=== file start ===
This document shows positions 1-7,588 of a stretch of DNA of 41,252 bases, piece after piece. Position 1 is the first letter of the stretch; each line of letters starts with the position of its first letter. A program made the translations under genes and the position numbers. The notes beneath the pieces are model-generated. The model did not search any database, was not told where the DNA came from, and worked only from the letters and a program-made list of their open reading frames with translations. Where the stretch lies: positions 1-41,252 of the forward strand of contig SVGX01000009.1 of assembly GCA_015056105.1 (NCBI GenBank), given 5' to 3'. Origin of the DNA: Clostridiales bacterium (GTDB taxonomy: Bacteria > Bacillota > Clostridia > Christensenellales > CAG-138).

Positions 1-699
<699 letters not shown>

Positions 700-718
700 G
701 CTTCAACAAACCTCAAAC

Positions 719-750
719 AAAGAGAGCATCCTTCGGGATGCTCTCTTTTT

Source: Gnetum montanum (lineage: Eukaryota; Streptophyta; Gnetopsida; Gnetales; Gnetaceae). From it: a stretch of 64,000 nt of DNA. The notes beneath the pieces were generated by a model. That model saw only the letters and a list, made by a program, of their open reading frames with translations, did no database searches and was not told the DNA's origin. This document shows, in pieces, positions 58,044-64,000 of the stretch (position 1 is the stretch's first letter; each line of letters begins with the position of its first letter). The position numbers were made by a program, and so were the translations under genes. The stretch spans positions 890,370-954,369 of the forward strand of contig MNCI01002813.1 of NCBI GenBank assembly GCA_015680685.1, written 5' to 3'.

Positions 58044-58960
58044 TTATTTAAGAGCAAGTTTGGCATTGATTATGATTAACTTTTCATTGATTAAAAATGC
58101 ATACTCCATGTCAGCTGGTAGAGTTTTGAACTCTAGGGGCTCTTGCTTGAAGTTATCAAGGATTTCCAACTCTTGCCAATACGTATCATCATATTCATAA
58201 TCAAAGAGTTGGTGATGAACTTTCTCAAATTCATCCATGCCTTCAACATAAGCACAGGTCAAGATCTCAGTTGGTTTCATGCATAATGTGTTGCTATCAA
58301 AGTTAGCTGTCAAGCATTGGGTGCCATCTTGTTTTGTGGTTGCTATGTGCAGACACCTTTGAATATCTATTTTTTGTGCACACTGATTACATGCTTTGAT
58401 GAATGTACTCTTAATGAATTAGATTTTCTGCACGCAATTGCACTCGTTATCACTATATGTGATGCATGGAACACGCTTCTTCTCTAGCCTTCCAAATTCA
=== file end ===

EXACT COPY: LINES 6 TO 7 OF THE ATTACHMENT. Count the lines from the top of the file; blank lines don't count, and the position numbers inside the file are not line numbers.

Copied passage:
701 CTTCAACAAACCTCAAAC

Positions 719-750